If you have been following our Artist Spotlights since the launch of Tins for Tots, we have been highlighting the participants contributions to both our event and the art community. In our eyes they are all equally incredible, but in some cases their accolades speak for themselves. Chris Ellis, or Daze, was one of the most influential figures in the graffiti movement in New York in the 70’s and 80’s. Through his visionary and symbolic works, he helped to transition the negative perceptions associated with street art and earned him notoriety in galleries and back alleys. Needless to say, we are eternally grateful that he lent his support to our event. His fenders are second to none and one of a kind. Visit his site and see more of his legendary art and commercial projects >> HERE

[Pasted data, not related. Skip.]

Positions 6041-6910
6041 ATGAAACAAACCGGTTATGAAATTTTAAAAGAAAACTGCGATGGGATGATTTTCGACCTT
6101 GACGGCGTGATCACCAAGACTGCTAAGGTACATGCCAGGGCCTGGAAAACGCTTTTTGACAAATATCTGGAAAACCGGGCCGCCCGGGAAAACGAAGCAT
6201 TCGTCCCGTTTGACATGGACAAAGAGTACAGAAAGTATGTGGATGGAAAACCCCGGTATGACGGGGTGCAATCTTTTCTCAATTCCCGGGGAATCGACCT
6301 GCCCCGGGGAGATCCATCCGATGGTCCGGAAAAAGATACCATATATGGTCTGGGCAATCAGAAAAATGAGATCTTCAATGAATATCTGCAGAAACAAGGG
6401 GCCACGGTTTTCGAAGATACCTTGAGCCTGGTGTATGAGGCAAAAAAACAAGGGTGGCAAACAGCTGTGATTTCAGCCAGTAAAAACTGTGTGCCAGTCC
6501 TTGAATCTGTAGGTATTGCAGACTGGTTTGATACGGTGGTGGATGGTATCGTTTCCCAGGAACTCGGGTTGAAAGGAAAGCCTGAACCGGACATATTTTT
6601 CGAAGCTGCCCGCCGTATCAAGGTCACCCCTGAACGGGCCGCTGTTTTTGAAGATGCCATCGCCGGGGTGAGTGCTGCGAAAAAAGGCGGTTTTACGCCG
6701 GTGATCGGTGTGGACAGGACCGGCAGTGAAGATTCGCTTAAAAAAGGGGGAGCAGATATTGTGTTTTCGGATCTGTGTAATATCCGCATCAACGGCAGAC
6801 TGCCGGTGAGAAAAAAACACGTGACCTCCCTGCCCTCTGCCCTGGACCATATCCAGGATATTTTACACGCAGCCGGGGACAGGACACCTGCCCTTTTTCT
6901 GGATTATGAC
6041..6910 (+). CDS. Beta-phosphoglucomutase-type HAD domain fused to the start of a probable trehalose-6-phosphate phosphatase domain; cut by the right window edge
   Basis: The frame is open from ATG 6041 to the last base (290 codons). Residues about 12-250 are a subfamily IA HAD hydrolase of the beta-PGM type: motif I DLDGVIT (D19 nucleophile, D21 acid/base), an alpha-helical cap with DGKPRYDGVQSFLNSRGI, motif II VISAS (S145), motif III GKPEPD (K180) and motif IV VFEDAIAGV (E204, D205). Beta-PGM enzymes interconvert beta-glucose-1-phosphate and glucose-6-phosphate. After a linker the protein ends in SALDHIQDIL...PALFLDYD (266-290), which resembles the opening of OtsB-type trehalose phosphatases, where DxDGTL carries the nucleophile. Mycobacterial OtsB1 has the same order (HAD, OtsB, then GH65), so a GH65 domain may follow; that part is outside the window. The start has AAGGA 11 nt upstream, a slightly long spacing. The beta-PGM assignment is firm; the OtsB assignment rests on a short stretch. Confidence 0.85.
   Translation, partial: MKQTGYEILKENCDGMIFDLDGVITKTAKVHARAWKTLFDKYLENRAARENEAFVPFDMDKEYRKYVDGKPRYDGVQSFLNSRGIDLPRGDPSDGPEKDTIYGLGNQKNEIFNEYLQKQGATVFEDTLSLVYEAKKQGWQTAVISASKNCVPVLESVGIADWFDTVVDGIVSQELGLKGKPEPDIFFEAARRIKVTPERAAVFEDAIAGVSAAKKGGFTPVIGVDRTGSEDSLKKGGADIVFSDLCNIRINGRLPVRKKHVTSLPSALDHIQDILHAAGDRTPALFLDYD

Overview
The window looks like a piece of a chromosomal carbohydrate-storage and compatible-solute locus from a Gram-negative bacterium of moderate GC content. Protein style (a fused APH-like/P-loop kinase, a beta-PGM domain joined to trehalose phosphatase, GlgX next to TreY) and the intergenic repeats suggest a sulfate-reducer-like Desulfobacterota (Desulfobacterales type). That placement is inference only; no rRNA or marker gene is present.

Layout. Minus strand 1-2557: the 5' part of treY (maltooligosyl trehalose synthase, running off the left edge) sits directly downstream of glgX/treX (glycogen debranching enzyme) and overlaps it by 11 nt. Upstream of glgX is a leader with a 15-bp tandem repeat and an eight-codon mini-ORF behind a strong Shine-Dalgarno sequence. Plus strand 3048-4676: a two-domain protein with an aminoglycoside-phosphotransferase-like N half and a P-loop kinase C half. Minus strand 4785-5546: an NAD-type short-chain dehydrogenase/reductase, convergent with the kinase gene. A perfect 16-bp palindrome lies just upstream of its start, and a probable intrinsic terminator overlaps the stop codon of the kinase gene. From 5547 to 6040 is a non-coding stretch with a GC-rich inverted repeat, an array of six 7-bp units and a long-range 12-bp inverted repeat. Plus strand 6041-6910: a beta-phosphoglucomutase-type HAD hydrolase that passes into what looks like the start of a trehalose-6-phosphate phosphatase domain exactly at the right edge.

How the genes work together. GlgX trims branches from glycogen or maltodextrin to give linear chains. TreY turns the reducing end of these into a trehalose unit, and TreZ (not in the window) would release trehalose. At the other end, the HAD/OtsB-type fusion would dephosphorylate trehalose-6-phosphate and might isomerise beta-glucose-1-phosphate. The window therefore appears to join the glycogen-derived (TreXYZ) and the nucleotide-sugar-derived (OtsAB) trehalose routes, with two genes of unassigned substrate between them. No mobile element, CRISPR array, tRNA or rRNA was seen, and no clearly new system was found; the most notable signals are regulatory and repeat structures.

Very few of prolific graffiti ‘writers’ who flourished during the 70’s and 80’s have survived the transition from street to studio. Chris ‘Daze’ Ellis is among those whose work has provided a powerful and continuing record of an exciting outlaw era of painting. Daze, more than any of the muralists, has successfully conveyed an ongoing message about the mean streets, a segment of the urban cultural experience ignored by more conventional painters. Many of his paintings and watercolors are peopled by characters who at once frighten and amuse. His street scenes are parties where artists, cops, hookers, pimps and musicians mingle. These cartoon-like figures are humorously drawn, but beneath the pleasantness is a more serious subtext. Daze was recognized early on as one of the masters of the graffiti movement. Since then, his work has taken on a new sophistication which depicts the excitement of the street and recreates the spontaneity of the subway paintings which were the direct precursors of the post pop phenomenon.